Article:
In a survival situation, your 72 Hour Kit should have everything you need to handle all normal biological functions. So, to this part of the kit you should add toothpaste, toothbrush, comb and brush, a mess kit for eating (can be found in camping goods at a department store.) You will also need tissue, feminine products, shaving cream, razors, Q-tips, hand sanitizer, wet wipes and shampoo. Of course, add your own personal products as needed for each family member. Another wonderful thing to have is LED flashlights and extra batteries, Glow Sticks and Emergency candles which will help for lighting and reassurance when it is dark. It is a good choice too, to have a set of Walkie Talkies with fresh batteries. You will also want to have some cash on hand, suntan lotion, a folding knife and can opener. Be sure to customize your kit for YOUR needs and the people you are with. It is a good idea to store water and more food at home too. Along with sleeping bags, blankets, lanterns, axe and shovel and anything else you think would come in handy if you are lucky enough to stay at home. Always be prepared for the unexpected.
In the event of a national emergency, you can almost count on a food shortages, rationing, and potentially even food riots. You really need to prepare as much as you can, while you can by stocking up on what you will need during this time. Don't try to sustain yourself indefinitely, just enough to get you through the crisis. It will help you to think more clearly when there is a crisis knowing that you prepared ahead of time. Because of how long it may takes it get the situation under control in the community and nationwide, I suggest you make provisions for at least 30 days with enough food and water for each person in your household. Ideally, you should have a 6 month supply, but this may not be realistic for most people.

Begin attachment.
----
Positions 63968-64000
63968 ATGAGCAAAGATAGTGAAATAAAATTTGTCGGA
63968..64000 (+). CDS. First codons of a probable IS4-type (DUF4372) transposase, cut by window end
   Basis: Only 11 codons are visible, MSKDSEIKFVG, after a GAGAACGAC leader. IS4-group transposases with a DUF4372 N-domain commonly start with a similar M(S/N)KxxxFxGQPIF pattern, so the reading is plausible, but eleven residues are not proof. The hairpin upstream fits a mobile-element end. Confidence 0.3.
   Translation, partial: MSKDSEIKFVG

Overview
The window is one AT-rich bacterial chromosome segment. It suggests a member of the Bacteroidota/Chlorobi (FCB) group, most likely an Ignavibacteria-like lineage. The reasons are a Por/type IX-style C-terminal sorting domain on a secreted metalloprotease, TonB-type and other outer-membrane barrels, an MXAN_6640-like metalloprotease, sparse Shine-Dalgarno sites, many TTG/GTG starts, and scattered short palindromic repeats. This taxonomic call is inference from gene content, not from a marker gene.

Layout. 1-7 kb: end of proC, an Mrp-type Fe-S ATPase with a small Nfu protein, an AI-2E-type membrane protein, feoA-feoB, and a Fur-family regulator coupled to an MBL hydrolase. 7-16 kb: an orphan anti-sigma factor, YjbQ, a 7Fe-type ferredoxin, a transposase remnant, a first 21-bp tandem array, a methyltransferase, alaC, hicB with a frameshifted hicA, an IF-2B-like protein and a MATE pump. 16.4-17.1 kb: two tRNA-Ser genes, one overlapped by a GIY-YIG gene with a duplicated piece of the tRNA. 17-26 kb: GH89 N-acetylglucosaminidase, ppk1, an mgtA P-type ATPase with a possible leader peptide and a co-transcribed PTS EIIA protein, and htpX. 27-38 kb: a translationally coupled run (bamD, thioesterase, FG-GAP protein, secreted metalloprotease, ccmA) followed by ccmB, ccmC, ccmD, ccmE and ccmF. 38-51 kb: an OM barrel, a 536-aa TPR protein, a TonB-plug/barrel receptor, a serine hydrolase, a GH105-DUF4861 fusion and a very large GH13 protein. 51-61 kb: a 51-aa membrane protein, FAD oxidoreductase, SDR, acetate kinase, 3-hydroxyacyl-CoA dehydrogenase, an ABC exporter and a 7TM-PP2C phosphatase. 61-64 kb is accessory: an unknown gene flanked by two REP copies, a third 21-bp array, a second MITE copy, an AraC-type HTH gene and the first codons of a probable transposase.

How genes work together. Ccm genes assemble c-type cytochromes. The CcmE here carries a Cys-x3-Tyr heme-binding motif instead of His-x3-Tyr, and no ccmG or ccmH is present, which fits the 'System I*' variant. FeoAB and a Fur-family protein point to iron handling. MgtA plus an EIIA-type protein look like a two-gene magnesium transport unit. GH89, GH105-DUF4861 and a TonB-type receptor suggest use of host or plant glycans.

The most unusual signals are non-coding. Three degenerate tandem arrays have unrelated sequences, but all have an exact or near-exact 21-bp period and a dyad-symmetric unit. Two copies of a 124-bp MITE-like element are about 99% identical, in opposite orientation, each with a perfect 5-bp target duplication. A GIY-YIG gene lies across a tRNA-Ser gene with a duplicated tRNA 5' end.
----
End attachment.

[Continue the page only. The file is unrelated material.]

Water....10 bottles of water per person each day at 12 ounces each. So, 50 cases of this water would supply a family of 4 people for 30 days. That's a lot of cases of water! Of course, you can also fill clean containers and store them for flushing the toilet and sponge bathing. You can add iodine drops to sterilize the water for drinking or boil it and this is a safe way of using water from ponds, streams, lakes, hot tubs, and swimming pools. You can invest in 5 gallon water bottles to store your water and use and refill them on a regular bases ensuring that they are fresh. In the first minutes of the disaster if you have the chance, fill your tubs with water and any containers you have left in the house. This will come in handy for many uses. Continue to use the tap water as long as it is available, but never use it if your community is flooded since it will be contaminated by overflowing sewage and make it unsafe to use. Be sure to store as much water as you can, and have back up plans on accessing water for long term survival from many different places. You need to plan for 3 meals a day, which is 90 meals per person for a 30 day period. You can much information from many good sites for preparedness, one of my favorites is www.BePrepared.com they have many of the items you can use for your kits. Stay safe!